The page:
The front-wheel-drive hybrid version of Kia's redesigned Sorento mid-size three-row crossover packs a solid 227 horsepower and a 37-mpg EPA combined estimate.
The new 2021 Kia Sorento hybrid doesn't make a big deal of itself, despite being the first electrically assisted version of Kia's mid-size crossover. It's got a 1.6-liter turbocharged four-cylinder mated to a six-speed automatic transmission, and it drives like you'd expect—except that the little four feels like it has about 25 percent more displacement than it actually does. In fact, the Sorento hybrid's combined output—227 horsepower and 258 pound-feet of torque—nearly matches that of the 2020 Volkswagen GTI. Like a GTI, the front-wheel-drive-only Sorento torments its front tires with torque. Unlike the compact GTI, though, it has three rows of seats and an EPA combined estimate of 37 mpg. Thus concludes our references to the Volkswagen GTI, but we hope the comparisons helped you subliminally internalize the idea that the Sorento hybrid is actually kind of fun.
To get the Sorento hybrid's 227 horses out of a 1.6-liter turbo-four, you'd generally have to boost the bejesus out of it. Kia didn't do that. But it did pair the engine with a sizable electric motor and a 1.5-kWh lithium battery that enables some neat tricks. Such as producing an abundance of torque off the line and sailing along at highway speeds with the engine off. And yes, achieving solid fuel-economy ratings of 39 mpg in the city and 35 on the highway.
Kia's highly specific spec sheet lists the 1.6-liter as making 177.2 horsepower and 195.4 pound-feet of torque from 1500 to 4500 rpm. The electric motor generates a claimed 60.1 horses and 194.7 pound-feet from zero up to 1600 revs. Notice that those two torque figures are both almost the same and happen at low revs, which helps explain why the hybrid's low-end grunt feels diesel-like in strength. It's simply a smooth, prodigious shove that's out of proportion to the gas engine's displacement.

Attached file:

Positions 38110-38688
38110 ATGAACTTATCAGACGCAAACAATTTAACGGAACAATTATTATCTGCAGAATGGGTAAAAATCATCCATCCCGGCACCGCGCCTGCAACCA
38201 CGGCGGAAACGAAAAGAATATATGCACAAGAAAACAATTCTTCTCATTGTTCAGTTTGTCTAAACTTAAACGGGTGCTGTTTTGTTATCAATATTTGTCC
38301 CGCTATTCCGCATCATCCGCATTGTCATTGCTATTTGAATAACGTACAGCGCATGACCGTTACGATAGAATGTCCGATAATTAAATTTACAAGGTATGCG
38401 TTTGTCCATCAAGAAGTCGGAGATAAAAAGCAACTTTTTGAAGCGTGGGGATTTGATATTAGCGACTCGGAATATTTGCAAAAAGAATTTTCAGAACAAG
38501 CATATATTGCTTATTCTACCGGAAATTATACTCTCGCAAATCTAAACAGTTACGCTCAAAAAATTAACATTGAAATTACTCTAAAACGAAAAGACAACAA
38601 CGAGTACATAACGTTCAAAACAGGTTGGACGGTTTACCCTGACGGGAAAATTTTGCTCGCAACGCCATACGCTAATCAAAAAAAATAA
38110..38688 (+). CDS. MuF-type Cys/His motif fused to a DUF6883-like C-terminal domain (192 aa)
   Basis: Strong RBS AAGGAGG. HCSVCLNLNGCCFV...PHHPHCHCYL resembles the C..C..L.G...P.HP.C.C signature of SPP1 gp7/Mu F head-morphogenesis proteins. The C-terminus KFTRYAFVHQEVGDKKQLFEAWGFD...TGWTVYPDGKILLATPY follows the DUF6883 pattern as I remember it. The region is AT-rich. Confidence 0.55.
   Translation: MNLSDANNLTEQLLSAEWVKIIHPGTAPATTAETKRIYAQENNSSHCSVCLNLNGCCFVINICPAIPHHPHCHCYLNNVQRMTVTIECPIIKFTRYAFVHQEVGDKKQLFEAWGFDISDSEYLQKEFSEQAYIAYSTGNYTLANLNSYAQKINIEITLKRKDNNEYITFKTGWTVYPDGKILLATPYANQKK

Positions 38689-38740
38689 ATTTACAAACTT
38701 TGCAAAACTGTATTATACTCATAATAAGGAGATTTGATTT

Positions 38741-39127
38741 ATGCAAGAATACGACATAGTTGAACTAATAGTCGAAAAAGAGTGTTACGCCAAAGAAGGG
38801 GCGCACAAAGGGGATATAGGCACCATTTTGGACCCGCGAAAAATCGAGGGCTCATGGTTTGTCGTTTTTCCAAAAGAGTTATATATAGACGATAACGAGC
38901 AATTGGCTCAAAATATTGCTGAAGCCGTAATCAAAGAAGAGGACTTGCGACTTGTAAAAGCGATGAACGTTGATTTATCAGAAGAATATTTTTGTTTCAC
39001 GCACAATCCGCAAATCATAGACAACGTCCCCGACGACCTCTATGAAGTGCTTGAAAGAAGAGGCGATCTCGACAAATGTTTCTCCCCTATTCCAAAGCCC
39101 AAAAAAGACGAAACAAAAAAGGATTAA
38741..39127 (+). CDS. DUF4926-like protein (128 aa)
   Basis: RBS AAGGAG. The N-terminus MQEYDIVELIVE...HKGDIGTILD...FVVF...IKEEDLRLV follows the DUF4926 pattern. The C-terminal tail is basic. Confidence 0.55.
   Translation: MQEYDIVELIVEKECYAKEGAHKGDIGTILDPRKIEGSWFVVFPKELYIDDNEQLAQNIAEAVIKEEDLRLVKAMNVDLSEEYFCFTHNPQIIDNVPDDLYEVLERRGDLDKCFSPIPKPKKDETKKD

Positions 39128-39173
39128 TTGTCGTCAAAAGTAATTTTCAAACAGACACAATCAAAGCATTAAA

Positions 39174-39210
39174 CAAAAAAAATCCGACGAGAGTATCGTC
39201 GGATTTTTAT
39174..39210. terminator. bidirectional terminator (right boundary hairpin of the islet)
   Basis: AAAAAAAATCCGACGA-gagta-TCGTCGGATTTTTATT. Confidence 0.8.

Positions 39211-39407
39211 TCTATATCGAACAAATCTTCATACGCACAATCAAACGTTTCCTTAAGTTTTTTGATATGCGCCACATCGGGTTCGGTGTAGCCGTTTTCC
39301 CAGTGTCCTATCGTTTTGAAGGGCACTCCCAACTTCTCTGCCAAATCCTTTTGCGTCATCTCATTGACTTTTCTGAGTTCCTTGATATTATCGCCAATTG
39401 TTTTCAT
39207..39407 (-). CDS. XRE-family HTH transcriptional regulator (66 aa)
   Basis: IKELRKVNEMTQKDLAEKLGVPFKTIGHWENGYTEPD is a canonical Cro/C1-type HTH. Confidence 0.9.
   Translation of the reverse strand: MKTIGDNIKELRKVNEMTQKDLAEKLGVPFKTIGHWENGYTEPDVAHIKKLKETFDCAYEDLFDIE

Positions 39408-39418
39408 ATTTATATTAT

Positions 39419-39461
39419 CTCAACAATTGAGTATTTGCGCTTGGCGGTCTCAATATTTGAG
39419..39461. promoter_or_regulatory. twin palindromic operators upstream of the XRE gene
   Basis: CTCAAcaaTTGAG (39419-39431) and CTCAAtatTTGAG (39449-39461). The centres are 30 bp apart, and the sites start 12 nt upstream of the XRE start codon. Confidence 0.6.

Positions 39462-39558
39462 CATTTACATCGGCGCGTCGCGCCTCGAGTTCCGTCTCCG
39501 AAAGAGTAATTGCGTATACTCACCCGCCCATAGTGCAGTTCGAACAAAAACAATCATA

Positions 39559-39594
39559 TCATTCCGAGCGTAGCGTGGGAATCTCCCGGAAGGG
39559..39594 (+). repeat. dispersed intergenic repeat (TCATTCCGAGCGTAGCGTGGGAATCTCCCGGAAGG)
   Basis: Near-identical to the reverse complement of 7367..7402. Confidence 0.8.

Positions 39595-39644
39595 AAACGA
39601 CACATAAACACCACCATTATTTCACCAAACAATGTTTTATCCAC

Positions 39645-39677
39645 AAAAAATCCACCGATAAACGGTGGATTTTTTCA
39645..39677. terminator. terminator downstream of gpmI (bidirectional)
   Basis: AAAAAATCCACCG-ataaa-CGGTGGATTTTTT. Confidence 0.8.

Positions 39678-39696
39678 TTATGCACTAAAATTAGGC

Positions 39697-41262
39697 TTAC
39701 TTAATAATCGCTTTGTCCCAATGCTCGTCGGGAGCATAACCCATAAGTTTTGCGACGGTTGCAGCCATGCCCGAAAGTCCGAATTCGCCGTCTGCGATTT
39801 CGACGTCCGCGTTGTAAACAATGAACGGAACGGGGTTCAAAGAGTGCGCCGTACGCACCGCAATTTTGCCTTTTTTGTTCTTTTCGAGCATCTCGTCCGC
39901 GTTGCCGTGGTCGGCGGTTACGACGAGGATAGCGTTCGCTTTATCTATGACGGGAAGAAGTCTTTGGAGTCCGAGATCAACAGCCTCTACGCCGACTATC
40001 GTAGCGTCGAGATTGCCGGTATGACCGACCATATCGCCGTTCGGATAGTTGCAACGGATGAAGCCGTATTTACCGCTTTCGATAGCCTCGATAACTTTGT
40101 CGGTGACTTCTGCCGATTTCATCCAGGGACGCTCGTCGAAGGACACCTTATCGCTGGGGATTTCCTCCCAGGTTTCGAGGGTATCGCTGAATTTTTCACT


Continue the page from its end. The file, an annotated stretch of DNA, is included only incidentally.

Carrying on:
The 1.6 does sometimes lug at low rpm, particularly when climbing grades, as the transmission holds a tall gear and leans on the electric motor for help. But that's a common hybrid trait. As dealership sales reps like to say: They all do that. And, as we tend we say: At least it's not a CVT (continuously variable automatic transmission). Should you desire a lower gear from the Sorento hybrid's conventional automatic, there are paddle shifters on the back of the steering wheel.
The Sorento hybrid offers no dedicated electric-only mode, but nonetheless it relies on electric power surprisingly often and at high speeds. Light on the throttle, downhill, you'll see the green EV indicator light come on at 80 mph. While its relatively tiny battery means you won't ever go far on electricity alone, this Sorento is good at seamlessly juggling its propulsion options without calling attention to the machinations happening beyond the firewall.
Priced at $34,760 to start for the base S trim, the hybrid costs $1700 more than a non-hybrid Sorento S, which employs a 191-hp naturally aspirated 2.5-liter four-cylinder and an eight-speed automatic. That model is only rated for 26 mpg combined, and the EPA figures that over five years, the hybrid will save you $1750 in fuel. Your mileage may vary, of course, but you'll notice that those estimated savings neatly erase the hybrid's price premium. It looks as if a half-decade is your financial break-even point, if that's a motivating factor. But the hybrid also is the significantly more powerful option, and that's a worthy upgrade on its own. Just don't expect it to outpace the nonhybrid Sorento's optional 281-hp 2.5-liter turbo-four that we've already driven.
In terms of drawbacks, the Sorento hybrid has a couple. It's only available as a front-driver, so if all-wheel drive is nonnegotiable you'll need to look elsewhere—or wait for the upcoming plug-in hybrid variant that drives all four of its wheels with a combined 261 horses and a significantly larger battery. The hybrid also shouldn't be your pick if you expect to tow much with it, as its 2000-pound tow rating lags behind the nonhybrid models' 3500-pound max. But if neither of those factors is an issue, you may as well spring for the hybrid over the standard Sorento. Think of it as a five-year investment in free horsepower.